OVER THE PAST FIVE DECADES, MORE FARMS HAVE EVOLVED INTO THE HANDS OF ABSENTEE OWNERS. MANY TIMES THE OWNERS ARE URBAN DESCENDENTS OF FARMERS WHO INSIST ON MAINTAINING THEIR ROOTS WITHOUT ACTUALLY TOUCHING THE SOIL. BUT GENERALLY THOSE OPERATIONS HAVE REMAINED CLOSE TO TRADITIONAL SIZE. TO MANY RURAL AMERICANS, A MORE ONEROUS DEVELOPMENT IS THE COMBINATION OF OFF-FARM, MONEY FINANCING MEGA-SCALE FARMS THAT ARE VERTICALLY INTEGRATED. THE SIZE AND INFLUENCE OF SUCH OPERATIONS CAN, IN SOME INSTANCES, VIRTUALLY ENVELOP A RURAL COMMUNITY. A CLASSIC EXAMPLE OF THE TREND IS THE BRIEF BUT CONTROVERSIAL HISTORY OF A MIDWESTERN PORK PRODUCER.
BOLSTERED BY HUNDREDS OF MILLIONS OF DOLLARS WORTH OF WALL STREET FINANCING, THE COMPANY GREW RAPIDLY, ADDING 80,000 SOWS AND A STATE-OF-THE-ART PROCESSING FACILITY IN MILAN.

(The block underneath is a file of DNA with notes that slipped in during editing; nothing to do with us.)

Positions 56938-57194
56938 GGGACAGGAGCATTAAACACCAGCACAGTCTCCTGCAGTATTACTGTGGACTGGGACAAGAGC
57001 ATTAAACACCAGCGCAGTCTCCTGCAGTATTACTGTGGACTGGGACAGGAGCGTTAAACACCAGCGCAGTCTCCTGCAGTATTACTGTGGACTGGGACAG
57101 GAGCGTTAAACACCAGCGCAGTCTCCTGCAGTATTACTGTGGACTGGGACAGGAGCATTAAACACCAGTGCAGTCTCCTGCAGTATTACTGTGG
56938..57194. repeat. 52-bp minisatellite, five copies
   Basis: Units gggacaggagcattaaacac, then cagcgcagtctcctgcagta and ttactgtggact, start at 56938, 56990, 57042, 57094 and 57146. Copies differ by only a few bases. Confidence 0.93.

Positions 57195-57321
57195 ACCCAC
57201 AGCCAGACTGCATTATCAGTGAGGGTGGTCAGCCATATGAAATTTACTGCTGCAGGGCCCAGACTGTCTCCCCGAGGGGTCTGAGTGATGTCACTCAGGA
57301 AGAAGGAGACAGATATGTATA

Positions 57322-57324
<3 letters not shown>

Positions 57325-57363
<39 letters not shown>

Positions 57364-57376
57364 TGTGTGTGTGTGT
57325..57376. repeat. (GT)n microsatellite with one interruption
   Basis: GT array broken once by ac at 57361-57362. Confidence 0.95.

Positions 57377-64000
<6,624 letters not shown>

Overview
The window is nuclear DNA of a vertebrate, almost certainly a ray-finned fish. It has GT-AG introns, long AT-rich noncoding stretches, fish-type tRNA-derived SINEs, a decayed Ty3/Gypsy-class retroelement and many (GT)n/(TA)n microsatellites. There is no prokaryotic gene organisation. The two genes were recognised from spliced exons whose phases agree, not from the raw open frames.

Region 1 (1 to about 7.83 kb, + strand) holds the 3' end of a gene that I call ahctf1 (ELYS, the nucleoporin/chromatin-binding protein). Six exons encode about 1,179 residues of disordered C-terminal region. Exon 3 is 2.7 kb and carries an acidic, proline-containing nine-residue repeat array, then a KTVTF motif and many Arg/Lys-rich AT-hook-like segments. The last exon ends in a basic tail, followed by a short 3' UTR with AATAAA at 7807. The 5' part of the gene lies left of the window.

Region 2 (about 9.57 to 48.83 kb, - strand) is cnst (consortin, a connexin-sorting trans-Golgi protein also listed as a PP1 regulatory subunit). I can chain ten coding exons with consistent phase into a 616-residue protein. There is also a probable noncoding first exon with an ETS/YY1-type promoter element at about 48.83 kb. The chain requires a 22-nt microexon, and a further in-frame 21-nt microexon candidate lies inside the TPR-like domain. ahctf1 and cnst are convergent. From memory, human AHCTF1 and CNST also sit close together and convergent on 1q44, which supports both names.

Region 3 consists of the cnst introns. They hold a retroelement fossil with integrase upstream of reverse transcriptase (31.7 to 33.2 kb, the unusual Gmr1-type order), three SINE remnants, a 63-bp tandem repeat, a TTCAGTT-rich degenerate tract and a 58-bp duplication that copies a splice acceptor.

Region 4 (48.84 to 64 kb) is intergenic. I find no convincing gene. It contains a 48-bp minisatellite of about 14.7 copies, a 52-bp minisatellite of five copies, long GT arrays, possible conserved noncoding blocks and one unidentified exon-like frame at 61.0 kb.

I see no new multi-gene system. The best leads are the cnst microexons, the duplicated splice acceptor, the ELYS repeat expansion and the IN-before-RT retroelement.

BUT IN 1995, THE HIGHLY LEVERAGED COMPANY FILED FOR BANKRUPTCY. CONTINENTAL GRAIN BECAME THE MAJORITY SHAREHOLDER OF THE PRIVATELY HELD FIRM IN 1986, PURCHASING A 51% STAKE IN THE OPERATION.
DESPITE THE RENEWED FINANCIAL STABILITY THE COMPANY HAS PROBLEMS ON ANOTHER FRONT. IT IS VIEWED BY MANY AS AN EXAMPLE OF THE DANGEROUS CONSOLIDATION OF AGRICULTURE INTO FEWER AND MORE DISTANT HANDS.
Charlie Arnot: I think people need to understand that this is part of an on-going changing structure in agriculture, and Premium Standard Farms is more effect than cause. It's a different model than we've ever seen before. It's not based on independent agricultural production. Is it the right model? Not for everybody. Uh, but I think communities that want to continue to sustain a quality rural way of life, have to begin to look beyond what we've always looked at in the past."